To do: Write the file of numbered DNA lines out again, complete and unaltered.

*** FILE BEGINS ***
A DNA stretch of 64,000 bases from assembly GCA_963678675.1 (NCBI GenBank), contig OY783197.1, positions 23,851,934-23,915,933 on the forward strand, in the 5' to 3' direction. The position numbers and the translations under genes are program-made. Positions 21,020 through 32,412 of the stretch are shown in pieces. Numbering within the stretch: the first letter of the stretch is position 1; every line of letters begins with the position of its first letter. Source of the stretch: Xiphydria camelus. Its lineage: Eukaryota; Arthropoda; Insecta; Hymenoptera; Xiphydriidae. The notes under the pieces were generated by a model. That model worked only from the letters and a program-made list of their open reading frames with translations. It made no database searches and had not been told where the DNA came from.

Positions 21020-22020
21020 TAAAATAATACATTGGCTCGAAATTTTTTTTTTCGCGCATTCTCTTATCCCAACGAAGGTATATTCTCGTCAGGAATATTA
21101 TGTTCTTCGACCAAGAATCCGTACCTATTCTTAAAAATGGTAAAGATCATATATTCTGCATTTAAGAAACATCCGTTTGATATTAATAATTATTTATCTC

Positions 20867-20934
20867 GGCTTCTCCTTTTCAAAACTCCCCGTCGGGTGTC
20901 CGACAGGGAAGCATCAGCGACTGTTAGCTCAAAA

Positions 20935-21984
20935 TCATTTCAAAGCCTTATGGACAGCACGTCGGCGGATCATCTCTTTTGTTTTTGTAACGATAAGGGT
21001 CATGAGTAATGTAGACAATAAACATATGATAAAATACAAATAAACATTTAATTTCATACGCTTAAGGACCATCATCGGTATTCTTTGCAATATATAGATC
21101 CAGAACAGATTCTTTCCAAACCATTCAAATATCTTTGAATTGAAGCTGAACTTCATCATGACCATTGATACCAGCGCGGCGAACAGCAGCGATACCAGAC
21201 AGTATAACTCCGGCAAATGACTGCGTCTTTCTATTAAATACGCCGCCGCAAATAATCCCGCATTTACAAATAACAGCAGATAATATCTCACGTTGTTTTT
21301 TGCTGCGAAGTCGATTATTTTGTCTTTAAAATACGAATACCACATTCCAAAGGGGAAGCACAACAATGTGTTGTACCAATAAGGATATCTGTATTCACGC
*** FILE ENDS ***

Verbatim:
A DNA stretch of 64,000 bases from assembly GCA_963678675.1 (NCBI GenBank), contig OY783197.1, positions 23,851,934-23,915,933 on the forward strand, in the 5' to 3' direction. The position numbers and the translations under genes are program-made. Positions 21,020 through 32,412 of the stretch are shown in pieces. Numbering within the stretch: the first letter of the stretch is position 1; every line of letters begins with the position of its first letter. Source of the stretch: Xiphydria camelus. Its lineage: Eukaryota; Arthropoda; Insecta; Hymenoptera; Xiphydriidae. The notes under the pieces were generated by a model. That model worked only from the letters and a program-made list of their open reading frames with translations. It made no database searches and had not been told where the DNA came from.

Positions 21020-22020
21020 TAAAATAATACATTGGCTCGAAATTTTTTTTTTCGCGCATTCTCTTATCCCAACGAAGGTATATTCTCGTCAGGAATATTA
21101 TGTTCTTCGACCAAGAATCCGTACCTATTCTTAAAAATGGTAAAGATCATATATTCTGCATTTAAGAAACATCCGTTTGATATTAATAATTATTTATCTC

Positions 20867-20934
20867 GGCTTCTCCTTTTCAAAACTCCCCGTCGGGTGTC
20901 CGACAGGGAAGCATCAGCGACTGTTAGCTCAAAA

Positions 20935-21984
20935 TCATTTCAAAGCCTTATGGACAGCACGTCGGCGGATCATCTCTTTTGTTTTTGTAACGATAAGGGT
21001 CATGAGTAATGTAGACAATAAACATATGATAAAATACAAATAAACATTTAATTTCATACGCTTAAGGACCATCATCGGTATTCTTTGCAATATATAGATC
21101 CAGAACAGATTCTTTCCAAACCATTCAAATATCTTTGAATTGAAGCTGAACTTCATCATGACCATTGATACCAGCGCGGCGAACAGCAGCGATACCAGAC
21201 AGTATAACTCCGGCAAATGACTGCGTCTTTCTATTAAATACGCCGCCGCAAATAATCCCGCATTTACAAATAACAGCAGATAATATCTCACGTTGTTTTT
21301 TGCTGCGAAGTCGATTATTTTGTCTTTAAAATACGAATACCACATTCCAAAGGGGAAGCACAACAATGTGTTGTACCAATAAGGATATCTGTATTCACGC